John Machaqueiro
February 1, 2013

Mechanically, the 351 Cleveland mill had issues. The blue exhaust smoke was, however, a simple fix. Clogged oil return holes were the culprit. That aside, Alan wanted the 1973 to have the proper performance level of a late '60s Mustang. He points out that, “I really did not want to destroy the originality of the drivetrain other than the mods I made, which are pretty much undetectable."

While he was up to the task of tackling the bodywork, the engine side was another issue. For that, Alan enlisted the services of Frank Bash, the owner of Bash Speed Shop in Langhorne, Pennsylvania. Bash was a local legend with the street and strip crowd. Known for building killer engines, he took the Mach 1 into his shop to do the engine rebuild.

Bash gave the 351 the full treatment. It was bored 0.030-inch over and a new set of SpeedPro flat-top pistons were installed, while the stock steel crank was polished and the entire rotating assembly balanced and blueprinted. A hotter Crane Wolverine Blue Racer bumpstick was also added. The cast-iron heads were completely redone and received new Federal Mogul intake and exhaust valves, valvesprings, and rocker arms. They were also fully ported and polished. This meant that a deeper set of lungs was needed. This was accomplished by replacing the stock cast-iron intake and two-barrel carb with an Edelbrock Performer four-barrel dual-plane intake mated to an Edelbrock Performer 600-cfm carb. While this combination greatly increased inbound airflow, the spent gases also needed a swifter exit. The stock cast-iron exhaust manifolds, and single exhaust, gave way to a set of Hooker Headers mated to a dual exhaust system backed by a set of throaty Flowmaster mufflers. The original three-speed automatic was also retained, but freshened up and given a B&M shift kit. In terms of delivering the additional power, Alan stated, “I replaced the original 2.75:1 rear with a 3.50:1, which really made a huge off-the-line and low-end difference, but the engine was screaming and the Flowmasters were deafening at about 3,200 rpm on the road at 70-75 mph. I dropped back to the 3.00:1 rear as a reasonable compromise between performance and driveability. A 3.25:1 probably would have been OK too, but the 3.50:1 rear was definitely the most fun!"

As with most custom projects, there is always a fair dose of bling under the hood. This didn't escape Alan when the engine was placed back in the engine bay. Those big Cleveland heads deserved cast finned Mustang valve covers and a matching oval air cleaner," he recalls. “It also deserved a chrome alternator, master cylinder cover, upper shock mounts, coil, breather cap, as well as stainless steel hoses and hardware."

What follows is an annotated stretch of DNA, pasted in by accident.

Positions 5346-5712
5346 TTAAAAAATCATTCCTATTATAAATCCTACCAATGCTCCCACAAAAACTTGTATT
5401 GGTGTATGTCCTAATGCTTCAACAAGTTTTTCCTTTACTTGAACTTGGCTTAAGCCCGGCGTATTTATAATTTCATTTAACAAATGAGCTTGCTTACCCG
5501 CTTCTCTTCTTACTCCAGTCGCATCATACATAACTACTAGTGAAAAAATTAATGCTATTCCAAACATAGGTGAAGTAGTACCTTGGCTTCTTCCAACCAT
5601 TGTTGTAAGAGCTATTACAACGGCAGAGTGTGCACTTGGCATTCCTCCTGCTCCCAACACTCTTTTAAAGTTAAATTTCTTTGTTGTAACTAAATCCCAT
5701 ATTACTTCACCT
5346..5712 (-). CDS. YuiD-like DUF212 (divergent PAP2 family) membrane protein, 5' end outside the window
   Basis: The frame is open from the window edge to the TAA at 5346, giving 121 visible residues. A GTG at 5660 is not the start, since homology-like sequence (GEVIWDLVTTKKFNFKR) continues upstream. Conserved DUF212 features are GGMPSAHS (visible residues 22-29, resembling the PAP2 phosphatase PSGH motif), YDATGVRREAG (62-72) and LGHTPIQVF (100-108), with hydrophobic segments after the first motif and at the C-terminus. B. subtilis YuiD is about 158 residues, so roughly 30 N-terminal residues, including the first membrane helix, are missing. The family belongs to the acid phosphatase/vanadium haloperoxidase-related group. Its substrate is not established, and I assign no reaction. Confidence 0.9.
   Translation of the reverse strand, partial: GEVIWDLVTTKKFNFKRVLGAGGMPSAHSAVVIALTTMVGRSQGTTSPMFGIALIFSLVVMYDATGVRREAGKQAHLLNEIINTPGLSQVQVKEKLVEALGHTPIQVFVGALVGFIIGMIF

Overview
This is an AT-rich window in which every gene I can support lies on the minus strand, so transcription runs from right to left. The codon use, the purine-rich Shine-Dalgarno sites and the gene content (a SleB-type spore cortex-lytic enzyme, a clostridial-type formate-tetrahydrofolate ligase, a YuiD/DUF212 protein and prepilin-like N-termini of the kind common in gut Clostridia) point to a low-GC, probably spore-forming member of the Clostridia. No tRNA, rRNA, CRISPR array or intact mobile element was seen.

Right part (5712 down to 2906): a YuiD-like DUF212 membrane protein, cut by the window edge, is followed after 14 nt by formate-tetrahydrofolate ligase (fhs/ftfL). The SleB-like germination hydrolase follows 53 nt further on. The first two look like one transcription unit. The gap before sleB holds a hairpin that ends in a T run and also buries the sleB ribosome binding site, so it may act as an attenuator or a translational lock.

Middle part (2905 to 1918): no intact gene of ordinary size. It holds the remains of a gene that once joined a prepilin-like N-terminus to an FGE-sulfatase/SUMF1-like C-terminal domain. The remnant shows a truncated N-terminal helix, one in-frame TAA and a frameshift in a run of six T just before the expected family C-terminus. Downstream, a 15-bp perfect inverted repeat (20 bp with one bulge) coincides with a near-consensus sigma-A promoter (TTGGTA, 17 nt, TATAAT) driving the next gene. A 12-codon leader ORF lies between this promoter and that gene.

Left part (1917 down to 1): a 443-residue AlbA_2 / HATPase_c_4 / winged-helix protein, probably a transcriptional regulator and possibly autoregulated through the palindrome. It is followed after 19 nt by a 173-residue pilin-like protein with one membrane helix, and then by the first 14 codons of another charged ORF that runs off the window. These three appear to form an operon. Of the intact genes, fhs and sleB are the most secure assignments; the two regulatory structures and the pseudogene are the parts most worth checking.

Ride quality was another area he addressed. Since the car sat for so many years, Alan opted to replace every suspension component. The installation of Gabriel Hijacker gas shocks and polyurethane bushings went a long way in firming up the ride. That was further enhanced by a set 17x8.5 American Racing Torq Thrust II wheels wrapped in P235/50R17 Continental TouringContact AS tires at all four corners. That remedy served two purposes—a better ride, and improved visuals.

With the body and propulsion sorted, Alan focused on the last part of the rebuild—the interior. He points out that, “The interior is essentially stock; it's hard to improve on the original colors and design. I reupholstered the seats and installed new factory reproduction style carpeting and replaced the door panels, but the woodgrain inserts, cranks, handles, and other interior panels are original. The headliner and sun visors are also original and as new."

The entire project spanned two years. “I completed reassembling it in September 2000, on the day before its first trophy at the Adirondack Nationals in Lake George, New York," he recalls. “It was kind of daring to go on a 600-mile interstate round trip in a car I had never really driven, other than around the block. My wife, Lois, said, ‘We can always turn back.' So, we gave it a shot. I stopped at the first rest area to look underneath to see if anything was leaking or falling off. It was all good. We went and won the huge trophy for Favorite Mustang. The hard part was finding room for the trophy inside the car for the ride back home." Over the years, Alan has enjoyed the Mach 1 and can be regularly spotted at the numerous shows that take place every weekend in the Philadelphia area.